News Channel 5’s chief investigative reporter Phil Williams’ own boss seems to have contradicted something Williams said Sunday regarding the series of reports he’s produced about Cade Cothren and Justin Jones.
Cothren was Casada’s chief of staff before he resigned Monday. Jones, meanwhile, is a left-wing activist and Vanderbilt Divinity School student awaiting a court date for allegedly throwing a cup of coffee at Tennessee Speaker of the House Glen Casada as he stood in an elevator.
Williams, on his personal Twitter feed, scolded The Tennessee Star for merely speculating as to whether former Nashville Metro Council member Nick Leonardo tipped Williams off to these stories.
As reported, Leonardo is a legal analyst for News Channel 5 and serves as Jones’ attorney. Referring to this reporter, Williams said the following:
“@cdbutler1204 also implies he has sniffed out a conspiracy,” Williams said.
“One little problem: facts. Nick Leonardo is not currently in any official capacity with @NC5 and he absolutely was NOT the source.”
.@cdbutler1204 also implies he has sniffed out a conspiracy. One little problem: facts. Nick Leonardo is not currently in any official capacity with @NC5 and he absolutely was NOT the source 9/ pic.twitter.com/rgiKszu1b7
— Phil Williams (@NC5PhilWilliams) May 5, 2019
According to a Facebook video, Leonardo apparently was a legal analyst for the station as recently as two months ago.
On Monday, The Star contacted News Channel 5’s News Director Sandy Boonstra by email and asked when, specifically, the station stopped using Leonardo in that capacity.
Boonstra responded briefly and directly: “We still use Nick Leonardo.”
The Star asked Leonardo by email last week if he was Williams’ tipster. We also left a message with Leonardo’s assistant at his Nashville office.
Leonardo did not respond to our messages seeking comment.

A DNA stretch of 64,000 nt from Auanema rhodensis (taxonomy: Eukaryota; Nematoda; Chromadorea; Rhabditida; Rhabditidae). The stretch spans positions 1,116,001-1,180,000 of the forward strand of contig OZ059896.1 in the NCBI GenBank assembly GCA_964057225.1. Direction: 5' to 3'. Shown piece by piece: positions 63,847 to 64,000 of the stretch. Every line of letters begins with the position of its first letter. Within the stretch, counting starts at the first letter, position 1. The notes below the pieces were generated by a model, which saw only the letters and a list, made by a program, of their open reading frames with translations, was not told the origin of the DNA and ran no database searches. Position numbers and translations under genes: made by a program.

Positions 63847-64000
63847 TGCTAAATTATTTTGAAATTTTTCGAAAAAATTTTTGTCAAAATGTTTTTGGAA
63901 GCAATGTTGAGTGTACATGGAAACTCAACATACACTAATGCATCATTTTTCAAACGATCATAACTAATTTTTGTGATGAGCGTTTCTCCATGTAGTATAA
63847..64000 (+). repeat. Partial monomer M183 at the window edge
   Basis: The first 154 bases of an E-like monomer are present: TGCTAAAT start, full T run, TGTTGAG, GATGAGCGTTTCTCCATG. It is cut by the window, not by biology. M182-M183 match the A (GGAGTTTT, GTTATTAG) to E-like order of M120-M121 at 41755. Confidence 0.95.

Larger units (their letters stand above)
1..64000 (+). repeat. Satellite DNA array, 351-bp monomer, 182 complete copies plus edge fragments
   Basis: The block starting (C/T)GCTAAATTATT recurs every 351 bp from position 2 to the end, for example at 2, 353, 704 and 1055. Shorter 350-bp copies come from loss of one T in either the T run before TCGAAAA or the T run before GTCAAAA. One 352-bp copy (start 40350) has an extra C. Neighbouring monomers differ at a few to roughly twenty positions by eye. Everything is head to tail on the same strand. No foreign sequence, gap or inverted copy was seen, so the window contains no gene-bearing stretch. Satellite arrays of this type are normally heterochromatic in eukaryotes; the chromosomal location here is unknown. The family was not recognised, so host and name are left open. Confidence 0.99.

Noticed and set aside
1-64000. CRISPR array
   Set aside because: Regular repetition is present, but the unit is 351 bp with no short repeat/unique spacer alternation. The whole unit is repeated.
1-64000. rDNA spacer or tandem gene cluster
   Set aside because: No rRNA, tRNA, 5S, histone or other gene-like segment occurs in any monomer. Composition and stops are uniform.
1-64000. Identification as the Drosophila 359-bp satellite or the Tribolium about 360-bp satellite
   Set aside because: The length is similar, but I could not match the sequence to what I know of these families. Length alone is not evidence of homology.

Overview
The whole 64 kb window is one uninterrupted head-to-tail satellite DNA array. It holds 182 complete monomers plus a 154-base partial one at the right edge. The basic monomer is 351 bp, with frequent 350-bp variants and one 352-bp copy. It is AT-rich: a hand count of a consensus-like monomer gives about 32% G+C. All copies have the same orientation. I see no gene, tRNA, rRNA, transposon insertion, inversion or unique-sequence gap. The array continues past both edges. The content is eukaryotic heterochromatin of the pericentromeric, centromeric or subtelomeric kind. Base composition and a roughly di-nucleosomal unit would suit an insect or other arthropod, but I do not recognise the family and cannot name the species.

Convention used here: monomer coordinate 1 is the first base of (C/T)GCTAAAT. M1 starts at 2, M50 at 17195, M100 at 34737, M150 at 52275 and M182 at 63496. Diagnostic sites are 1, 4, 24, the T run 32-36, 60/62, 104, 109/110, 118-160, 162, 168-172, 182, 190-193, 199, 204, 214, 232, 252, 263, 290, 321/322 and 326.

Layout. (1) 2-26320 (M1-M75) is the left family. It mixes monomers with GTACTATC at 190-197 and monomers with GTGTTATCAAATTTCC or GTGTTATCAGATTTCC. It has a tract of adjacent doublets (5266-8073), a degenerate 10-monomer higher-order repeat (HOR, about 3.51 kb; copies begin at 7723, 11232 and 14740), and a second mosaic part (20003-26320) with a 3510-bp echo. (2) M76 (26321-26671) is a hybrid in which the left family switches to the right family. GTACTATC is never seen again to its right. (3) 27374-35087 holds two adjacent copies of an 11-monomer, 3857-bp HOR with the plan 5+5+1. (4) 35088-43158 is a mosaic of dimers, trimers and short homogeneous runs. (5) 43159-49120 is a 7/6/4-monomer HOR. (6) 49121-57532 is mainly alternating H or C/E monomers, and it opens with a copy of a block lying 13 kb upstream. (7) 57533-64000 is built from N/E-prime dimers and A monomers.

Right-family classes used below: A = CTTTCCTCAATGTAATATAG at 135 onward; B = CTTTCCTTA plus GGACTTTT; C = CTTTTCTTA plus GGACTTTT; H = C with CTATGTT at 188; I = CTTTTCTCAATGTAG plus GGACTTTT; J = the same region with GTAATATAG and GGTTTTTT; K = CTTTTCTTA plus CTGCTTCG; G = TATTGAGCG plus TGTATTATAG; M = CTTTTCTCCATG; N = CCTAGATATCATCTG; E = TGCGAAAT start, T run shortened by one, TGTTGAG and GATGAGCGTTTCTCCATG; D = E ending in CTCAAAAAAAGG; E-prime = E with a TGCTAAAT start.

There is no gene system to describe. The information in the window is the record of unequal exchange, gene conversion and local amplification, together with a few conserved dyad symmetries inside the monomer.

As reported last week, Tennessee General Assembly Director of LIS Vinay Dattu tried to tell Williams and Boonstra by email that some of Williams’ reporting was inaccurate.
As Williams reported last week, Cothren might have doctored the time stamp on an email to frame Jones and put him in jail. Jones emailed Casada’s office on Feb. 25, a few days before Jones allegedly assaulted Casada on Feb. 28 and before court officials told him to have no further contact with Casada’s office. Cothren said he received Jones’ email on March 1 and immediately contacted the office of Nashville District Attorney Glen Funk.
Cothren said the email server took a few days to deliver Jones’ email to his inbox. Cothren said, however, he didn’t realize this until later. The email Cothren said he received had a March 1 time stamp.
On his Twitter page Friday, Williams suggested he didn’t accept that version of events.
But Dattu said a security system marked Jones’ Feb. 25 email as spam, but his staff later manually released Jones’ email to the intended recipient on March 1.
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Chris Butler is an investigative journalist at The Tennessee Star. Follow Chris on Facebook. Email tips to email@example.com.
Image “Phil Williams” by Phil Williams, and “Nick Leonardo” by NewsChannel5.